Gary Becker and Richard Posner on Labor Unions

By October 3, 2007Labor Unions

From the University of Chicago, economist Gary Becker and legal scholar Richard Posner on the decline of labor unions in America, reacting to the UAW-GM settlement. Becker makes a point new to us:

Not that long ago, there was strong support for unions in American academia and among American intellectuals, as well as among blue-collar workers. Scholars who emphasized the negative side of unions, such as Chicago economists Henry Simons, H. Gregg Lewis, and Milton Friedman, were looked upon as crackpot reactionaries. Academics and intellectuals are still generally pro-union, but with little enthusiasm. They have seen that strong unions promote the earnings, and health and retirement benefits of their members who tend to be well paid-production workers at GM start at close to $30 per hour- without doing anything for workers who earn much less. As a result, no current union leader has the prestige, name recognition, or media attention that Walter Reuther, John L. Lewis, and Jimmy Hoffa did several decades ago.

Posner comment:

What has wrecked the unions, outside of the public employment sector, is the rise of competition in the product markets that used to provide the most favorable conditions for unionization. When thousands of workers are doing essentially the same work in the same plant in an oligopolistic industry, the cost of organizing is minimized. The existence of a large homogeneous work force reduces the cost of communicating the union’s message and reduces conflicts of interest among workers that would make it difficult to agree to a common package of wages, benefits, and improved working conditions. With few producers, the cost of organizing the entire industry’s work force is reduced and the benefits to the workers and to the union (in union dues and agency fees) increased. These conditions are most likely to be found in traditional assembly-line manufacturing, which as Becker notes has declined, in significant part because of the pressure of foreign competition. (That is why unions oppose free trade.) The more competitive an industry, the more difficult it is for unions to extract significant concessions from an employer: higher labor costs will simply deflect an employer’s customers to his competitors. Unionization accelerates its own decline.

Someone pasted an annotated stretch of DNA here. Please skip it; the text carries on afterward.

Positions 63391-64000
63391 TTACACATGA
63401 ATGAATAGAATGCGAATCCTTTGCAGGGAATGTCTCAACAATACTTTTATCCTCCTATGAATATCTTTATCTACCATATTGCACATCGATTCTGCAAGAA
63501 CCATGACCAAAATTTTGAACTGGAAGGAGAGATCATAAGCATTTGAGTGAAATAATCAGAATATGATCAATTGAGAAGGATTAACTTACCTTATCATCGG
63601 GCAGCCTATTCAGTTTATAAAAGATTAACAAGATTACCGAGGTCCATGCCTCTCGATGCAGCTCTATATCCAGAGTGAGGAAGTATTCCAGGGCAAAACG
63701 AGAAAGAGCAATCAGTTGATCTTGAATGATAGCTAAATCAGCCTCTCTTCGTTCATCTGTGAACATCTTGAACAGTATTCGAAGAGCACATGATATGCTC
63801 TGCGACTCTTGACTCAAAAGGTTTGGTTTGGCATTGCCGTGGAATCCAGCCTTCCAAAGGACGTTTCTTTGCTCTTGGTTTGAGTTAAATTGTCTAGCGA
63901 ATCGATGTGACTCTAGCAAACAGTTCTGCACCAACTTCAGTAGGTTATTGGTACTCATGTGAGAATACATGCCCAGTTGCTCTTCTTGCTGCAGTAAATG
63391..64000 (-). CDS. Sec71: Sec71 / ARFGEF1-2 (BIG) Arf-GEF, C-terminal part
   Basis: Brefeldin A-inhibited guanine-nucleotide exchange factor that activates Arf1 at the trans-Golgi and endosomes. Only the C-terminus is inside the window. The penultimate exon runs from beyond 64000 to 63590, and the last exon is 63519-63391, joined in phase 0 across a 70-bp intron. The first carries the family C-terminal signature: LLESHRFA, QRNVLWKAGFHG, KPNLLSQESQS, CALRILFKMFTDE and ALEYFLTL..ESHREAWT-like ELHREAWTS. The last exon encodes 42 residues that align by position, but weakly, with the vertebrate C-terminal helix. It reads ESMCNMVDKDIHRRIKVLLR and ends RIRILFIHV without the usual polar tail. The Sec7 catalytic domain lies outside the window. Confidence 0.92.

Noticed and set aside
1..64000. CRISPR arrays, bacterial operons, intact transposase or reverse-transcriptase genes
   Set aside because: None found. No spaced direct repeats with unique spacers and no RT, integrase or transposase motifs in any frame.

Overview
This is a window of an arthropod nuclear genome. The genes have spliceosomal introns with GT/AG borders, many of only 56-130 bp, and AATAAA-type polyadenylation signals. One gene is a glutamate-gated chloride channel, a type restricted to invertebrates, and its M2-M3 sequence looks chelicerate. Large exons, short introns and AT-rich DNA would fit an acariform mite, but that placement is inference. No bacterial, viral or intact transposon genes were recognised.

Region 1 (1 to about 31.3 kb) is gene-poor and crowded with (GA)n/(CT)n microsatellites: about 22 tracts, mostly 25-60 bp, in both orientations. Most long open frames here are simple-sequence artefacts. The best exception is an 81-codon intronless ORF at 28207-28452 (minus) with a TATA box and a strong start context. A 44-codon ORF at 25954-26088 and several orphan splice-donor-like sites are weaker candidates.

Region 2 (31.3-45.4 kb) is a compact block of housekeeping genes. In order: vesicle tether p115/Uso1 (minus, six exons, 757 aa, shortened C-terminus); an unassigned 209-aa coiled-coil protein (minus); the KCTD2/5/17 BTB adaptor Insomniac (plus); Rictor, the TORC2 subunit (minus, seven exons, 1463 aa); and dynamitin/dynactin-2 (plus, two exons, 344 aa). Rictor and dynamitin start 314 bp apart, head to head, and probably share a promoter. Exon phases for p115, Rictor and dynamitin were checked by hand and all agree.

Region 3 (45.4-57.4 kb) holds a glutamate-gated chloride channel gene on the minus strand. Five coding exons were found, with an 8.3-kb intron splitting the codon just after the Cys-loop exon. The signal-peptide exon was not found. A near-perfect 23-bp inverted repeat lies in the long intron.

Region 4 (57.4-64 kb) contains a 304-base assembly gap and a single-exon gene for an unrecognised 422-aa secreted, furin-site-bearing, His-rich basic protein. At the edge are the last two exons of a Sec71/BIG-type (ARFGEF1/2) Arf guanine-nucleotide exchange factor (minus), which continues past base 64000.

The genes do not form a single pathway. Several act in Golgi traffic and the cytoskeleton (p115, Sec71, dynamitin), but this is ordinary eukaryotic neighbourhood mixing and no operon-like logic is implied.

You definitely reduce the marginal costs of organizing with the Employee Free Choice Act.

Lots more smart analysis of the state of organized labor in both posts. A tip of the hat for the link goes to Instapundit.

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